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14 Of The Best Soviet Union Books: Fiction And Nonfiction | Book Riot

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The Soviet Union was the largest country in the world, spanning eleven time zones and covering most of both Asia and Europe from 1922 to 1991. In my travels, I’ve visited Russia, Ukraine, Poland, the Czech Republic, and Azerbaijan among others, and I am always struck by the sheer breadth and scope of the former bloc.

Writing from the Soviet Union – and the countries that preceded and succeeded it – has long been lauded. Writers from Russia like Dostoyevsky, Solzhenitsyn, Pushkin and Tolstoy are fundamental to any consideration of literary history and achievement. In recent years, women’s voices have thankfully come more to the fore, with both Belarusian Svetlana Alexievich and Polish author Olga Tokarczuk winning the Nobel in recent years.

Plenty of international writers have significant expertise about the Soviet Union’s history, but many ‘local’ authors clearly have a lived experience that should be seen and recognised. Unfortunately, while former Soviet nations have a broad array of ethnic groups, these voices have yet to emerge in mainstream publishing, especially in translation. This list makes an effort to include work by women, as well as work by people who themselves were once considered Soviet citizens.

Fictional Soviet Union Books

A Gentleman in Moscow by Amor Towles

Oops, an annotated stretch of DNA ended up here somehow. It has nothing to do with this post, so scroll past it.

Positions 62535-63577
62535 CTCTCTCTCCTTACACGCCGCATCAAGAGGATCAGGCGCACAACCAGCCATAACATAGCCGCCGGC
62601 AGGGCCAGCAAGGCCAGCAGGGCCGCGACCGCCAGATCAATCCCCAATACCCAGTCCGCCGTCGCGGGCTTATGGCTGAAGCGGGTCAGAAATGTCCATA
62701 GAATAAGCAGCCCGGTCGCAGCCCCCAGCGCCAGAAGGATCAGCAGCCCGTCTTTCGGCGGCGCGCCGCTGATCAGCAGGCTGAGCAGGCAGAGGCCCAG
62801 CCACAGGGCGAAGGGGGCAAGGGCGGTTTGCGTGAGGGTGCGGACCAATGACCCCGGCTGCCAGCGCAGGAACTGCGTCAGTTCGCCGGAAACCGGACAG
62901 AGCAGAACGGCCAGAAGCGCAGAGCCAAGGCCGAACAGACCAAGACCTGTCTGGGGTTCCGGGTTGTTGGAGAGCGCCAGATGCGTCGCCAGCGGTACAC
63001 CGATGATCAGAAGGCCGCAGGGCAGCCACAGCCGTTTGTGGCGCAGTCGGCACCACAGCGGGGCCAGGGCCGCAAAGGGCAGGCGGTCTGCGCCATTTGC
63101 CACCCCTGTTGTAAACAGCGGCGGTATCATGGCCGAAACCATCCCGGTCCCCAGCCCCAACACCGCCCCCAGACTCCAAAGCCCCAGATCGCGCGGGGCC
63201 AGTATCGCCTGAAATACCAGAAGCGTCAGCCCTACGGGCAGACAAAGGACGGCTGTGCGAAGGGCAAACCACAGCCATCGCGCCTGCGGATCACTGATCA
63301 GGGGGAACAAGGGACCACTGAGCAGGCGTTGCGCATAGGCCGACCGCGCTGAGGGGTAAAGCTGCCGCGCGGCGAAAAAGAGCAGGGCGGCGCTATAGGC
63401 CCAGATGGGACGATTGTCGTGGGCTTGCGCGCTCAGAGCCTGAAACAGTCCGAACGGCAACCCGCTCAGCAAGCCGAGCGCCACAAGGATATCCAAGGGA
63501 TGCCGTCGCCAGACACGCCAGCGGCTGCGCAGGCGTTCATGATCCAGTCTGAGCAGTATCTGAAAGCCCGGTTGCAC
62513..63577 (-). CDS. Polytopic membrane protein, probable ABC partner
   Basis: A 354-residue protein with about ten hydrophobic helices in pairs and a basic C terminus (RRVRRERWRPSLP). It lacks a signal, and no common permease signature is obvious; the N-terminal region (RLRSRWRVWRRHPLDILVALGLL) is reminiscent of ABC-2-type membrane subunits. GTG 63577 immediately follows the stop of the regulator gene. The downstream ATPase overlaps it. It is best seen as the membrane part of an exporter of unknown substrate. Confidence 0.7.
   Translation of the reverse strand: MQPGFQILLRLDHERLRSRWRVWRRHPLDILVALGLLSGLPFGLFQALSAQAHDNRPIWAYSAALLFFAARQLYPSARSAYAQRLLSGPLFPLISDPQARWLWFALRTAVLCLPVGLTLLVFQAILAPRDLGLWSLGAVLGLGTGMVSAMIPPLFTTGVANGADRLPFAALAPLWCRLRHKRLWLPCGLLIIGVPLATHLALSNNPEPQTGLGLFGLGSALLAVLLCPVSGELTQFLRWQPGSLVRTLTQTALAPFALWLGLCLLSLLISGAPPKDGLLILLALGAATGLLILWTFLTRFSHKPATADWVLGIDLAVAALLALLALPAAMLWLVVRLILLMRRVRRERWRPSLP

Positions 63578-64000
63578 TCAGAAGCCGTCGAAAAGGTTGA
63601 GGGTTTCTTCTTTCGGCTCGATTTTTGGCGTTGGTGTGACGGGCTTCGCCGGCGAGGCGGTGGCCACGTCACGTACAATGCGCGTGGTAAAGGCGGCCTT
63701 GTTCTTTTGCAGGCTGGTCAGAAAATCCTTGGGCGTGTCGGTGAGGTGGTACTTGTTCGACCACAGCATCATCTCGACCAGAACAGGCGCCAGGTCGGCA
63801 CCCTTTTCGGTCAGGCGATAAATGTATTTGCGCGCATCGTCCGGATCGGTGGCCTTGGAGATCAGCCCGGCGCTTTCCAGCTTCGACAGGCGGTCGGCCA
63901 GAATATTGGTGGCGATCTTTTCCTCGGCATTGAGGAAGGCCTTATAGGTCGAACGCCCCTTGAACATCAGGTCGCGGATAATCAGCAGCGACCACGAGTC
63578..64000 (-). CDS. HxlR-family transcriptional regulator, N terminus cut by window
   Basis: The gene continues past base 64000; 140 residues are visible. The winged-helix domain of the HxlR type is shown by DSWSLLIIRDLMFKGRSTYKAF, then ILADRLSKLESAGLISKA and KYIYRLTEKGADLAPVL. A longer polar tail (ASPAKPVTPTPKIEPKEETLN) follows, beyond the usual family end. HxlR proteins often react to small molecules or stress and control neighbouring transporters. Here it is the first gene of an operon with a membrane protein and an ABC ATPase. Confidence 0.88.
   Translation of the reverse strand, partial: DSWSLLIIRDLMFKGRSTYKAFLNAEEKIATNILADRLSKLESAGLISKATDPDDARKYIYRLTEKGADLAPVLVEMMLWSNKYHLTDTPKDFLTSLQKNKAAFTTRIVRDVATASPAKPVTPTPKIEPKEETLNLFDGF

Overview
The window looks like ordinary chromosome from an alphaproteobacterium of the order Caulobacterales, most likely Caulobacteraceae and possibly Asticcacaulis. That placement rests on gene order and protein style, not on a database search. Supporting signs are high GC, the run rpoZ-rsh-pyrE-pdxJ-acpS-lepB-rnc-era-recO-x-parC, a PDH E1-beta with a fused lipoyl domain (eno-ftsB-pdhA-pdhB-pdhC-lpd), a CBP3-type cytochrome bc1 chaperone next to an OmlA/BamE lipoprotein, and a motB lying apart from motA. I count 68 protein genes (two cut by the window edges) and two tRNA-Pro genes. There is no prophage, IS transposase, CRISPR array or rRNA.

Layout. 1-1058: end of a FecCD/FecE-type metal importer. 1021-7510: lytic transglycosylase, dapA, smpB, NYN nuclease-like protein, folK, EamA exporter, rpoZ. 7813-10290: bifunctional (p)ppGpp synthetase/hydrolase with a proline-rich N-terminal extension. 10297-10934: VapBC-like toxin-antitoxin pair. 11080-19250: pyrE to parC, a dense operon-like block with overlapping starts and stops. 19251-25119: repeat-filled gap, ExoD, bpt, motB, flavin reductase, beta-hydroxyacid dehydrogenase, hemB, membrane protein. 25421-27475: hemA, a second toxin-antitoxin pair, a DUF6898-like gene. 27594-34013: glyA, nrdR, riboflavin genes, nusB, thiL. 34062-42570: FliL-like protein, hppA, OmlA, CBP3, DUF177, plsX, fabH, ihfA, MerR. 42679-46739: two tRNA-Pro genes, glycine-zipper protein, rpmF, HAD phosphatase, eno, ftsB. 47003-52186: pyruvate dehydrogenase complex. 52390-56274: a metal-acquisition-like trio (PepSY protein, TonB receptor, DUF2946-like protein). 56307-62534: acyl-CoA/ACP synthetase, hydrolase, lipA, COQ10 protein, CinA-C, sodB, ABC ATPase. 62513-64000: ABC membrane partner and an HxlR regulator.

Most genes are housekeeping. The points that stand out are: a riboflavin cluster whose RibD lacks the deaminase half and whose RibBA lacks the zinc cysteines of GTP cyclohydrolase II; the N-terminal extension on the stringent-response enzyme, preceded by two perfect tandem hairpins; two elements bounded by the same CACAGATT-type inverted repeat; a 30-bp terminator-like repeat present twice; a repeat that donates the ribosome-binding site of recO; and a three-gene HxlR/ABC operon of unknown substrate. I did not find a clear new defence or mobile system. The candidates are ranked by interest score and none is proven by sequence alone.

Placed under house arrest for life at the Hotel Metropol, Count Rostov watches the world pass outside his door. A fictional exploration of house arrest through the lens of family, friendship and love, Towles book has sat as a firm favourite with me for years.

The Time of Women by Elena Chizova

Three old women impart their stories to the illegitimate daughter of a factory worker. The narrative voices switch a lot and there is some stream of consciousness to relish, but these characters really do jump to life. This won the Russian Booker Prize in 2009.

Between Shades of Gray by Ruta Sepetys

This is a great piece of young adult fiction set in 1941, when Lina and her family are taken from their home by Soviet guards for transportation to Siberia. Sepetys is herself the daughter of a refugee and her historical novels are known for her research into first hand accounts and memories.

The Case of Comrade Tulayev by Victor Serge

In Moscow, government official Tulayev is shot dead on the street. The investigation tracks across the world, the suspects all innocent — of this crime, at least. Serge set out to explore Stalin’s purges and the story far surpasses any historical record.

Breaking Stalin’s Nose by Eugene Yelchin

Possibly the best title ever, this 2011 release is a children’s historical novel, set in Moscow during Stalin’s reign. Sasha Zaichik is a devoted Communist youth member, but when his high-ranking party member father is arrested, Sasha must establish his place in a world turned upside down.

The Dream Life of Sukhanov by Olga Grushin

Opening on a Moscow street in 1985, Anatoly Sukhanov looks back over his life of comfort and questions the choices he has made along the way. Asking key questions about the principles we give up when we never thought we would, Grushin’s work is a wide-ranging exploration of the Soviet Union from the 1950s to the 1980s.

Nonfiction Soviet Union Books